Following national events that threaten our ability to feel secure even sitting down to a movie, it might be difficult to leave the house each day without feeling extremely vulnerable.
Two emails reached the Star inbox last week that demonstrate just how vulnerable each of us is. Thomas Sheridan of AFI Flowers in Port Richmond said in his message that the shop had been burglarized early July, only two months after being robbed for the first time. The shop has since installed security cameras.
Star also received an email regarding a post on The Port Richmond Town Watch’s Facebook page. It reported that community seniors had been targets of recent thefts — allegedly, a nicely-dressed blonde woman driving a silver car will knock on doors to ask residents if she can use the bathroom. While in the house, she steals whatever she sees.
That post encouraged residents to report suspicious activity to an anonymous tipline at 215-685-3281.
Those incidents are only two of many that occur every day throughout Philadelphia. They aren’t among the even more heinous — assaults, muggings, murders.
Some say the world has gone to the dogs.
These crimes are terrifying. Each act of crime chips away at the sense of security that good, hardworking people strive to establish for themselves and for their children. Even more terrifying is the notion that many people live with no sense of security; some in the city are simply desensitized to crimes that happen around them each day.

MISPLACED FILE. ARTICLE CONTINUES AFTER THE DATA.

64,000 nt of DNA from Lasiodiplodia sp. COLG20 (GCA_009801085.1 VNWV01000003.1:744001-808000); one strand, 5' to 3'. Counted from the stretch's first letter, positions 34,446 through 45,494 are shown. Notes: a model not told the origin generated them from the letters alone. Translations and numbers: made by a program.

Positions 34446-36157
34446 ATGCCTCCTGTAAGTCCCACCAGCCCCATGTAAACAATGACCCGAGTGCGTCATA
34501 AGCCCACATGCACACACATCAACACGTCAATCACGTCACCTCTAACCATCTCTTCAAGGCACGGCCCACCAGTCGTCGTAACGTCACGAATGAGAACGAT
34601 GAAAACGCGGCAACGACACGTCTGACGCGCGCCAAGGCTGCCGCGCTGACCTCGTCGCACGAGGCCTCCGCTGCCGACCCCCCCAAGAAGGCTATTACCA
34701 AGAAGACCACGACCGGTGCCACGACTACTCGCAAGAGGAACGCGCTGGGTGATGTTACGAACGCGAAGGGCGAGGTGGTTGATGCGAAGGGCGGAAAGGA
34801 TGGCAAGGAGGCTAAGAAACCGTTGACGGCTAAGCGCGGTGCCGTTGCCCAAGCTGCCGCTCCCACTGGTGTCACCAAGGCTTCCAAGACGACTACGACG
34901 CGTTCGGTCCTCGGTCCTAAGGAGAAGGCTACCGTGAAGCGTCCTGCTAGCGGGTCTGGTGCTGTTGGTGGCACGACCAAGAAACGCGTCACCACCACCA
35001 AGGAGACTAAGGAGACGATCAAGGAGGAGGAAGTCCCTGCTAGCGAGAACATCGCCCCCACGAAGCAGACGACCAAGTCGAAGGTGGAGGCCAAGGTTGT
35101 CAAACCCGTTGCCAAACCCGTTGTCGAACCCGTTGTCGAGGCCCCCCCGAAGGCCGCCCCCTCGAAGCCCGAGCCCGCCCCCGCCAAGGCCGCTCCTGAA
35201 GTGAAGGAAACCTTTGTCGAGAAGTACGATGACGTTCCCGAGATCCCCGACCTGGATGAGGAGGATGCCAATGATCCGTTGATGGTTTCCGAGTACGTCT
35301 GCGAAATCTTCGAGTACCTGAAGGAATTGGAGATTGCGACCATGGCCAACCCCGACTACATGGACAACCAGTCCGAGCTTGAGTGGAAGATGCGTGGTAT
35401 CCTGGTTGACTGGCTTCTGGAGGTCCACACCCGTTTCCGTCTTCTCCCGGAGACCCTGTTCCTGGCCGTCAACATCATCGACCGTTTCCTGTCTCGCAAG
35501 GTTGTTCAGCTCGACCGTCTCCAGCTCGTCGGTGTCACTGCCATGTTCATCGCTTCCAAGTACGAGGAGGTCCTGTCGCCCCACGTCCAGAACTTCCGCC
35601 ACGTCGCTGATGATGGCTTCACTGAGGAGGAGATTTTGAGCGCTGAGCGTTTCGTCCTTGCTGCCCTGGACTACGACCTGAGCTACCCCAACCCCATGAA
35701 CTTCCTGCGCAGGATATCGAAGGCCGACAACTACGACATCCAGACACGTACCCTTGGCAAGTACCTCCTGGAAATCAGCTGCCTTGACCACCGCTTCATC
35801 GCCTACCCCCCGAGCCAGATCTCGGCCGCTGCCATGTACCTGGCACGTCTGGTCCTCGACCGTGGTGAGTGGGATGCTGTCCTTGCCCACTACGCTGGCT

In the face of these truths, the hope lies in the good people in your communities.
During interviews for last week’s “Best of the River Wards” issue, I heard the following statements from winners:
“Here, everyone has your back.”
“They support us, we support them.”
“We all look out for each other.”
Looking out for your neighbor and keeping an eye on the streets will not necessarily stop a late-night burglar or a maniac with a gun.
But that effort is tremendously important. In all too many cities, anonymity is a way of life — neighbors don’t know or say hello to one another, and the only safeguard on which residents rely is the deadbolt they shut across their doors each night.
The people trying to make this world worse will always be resolute. That’s discomforting. But at least a few in Philadelphia believe that community safety is everyone’s responsibility. That’s comforting.
Just last night, in fact, the city celebrated National Night Out, a nationwide vigil that, according to its website, seeks to “send a message to criminals letting them know that neighborhoods are organized and fighting back.”
That type of thinking is as crucial now as it’s always been.
It might be the only way to keep our world from those dogs.
Managing editor Mikala Jamison can be reached at 215-354-3113 or at firstname.lastname@example.org.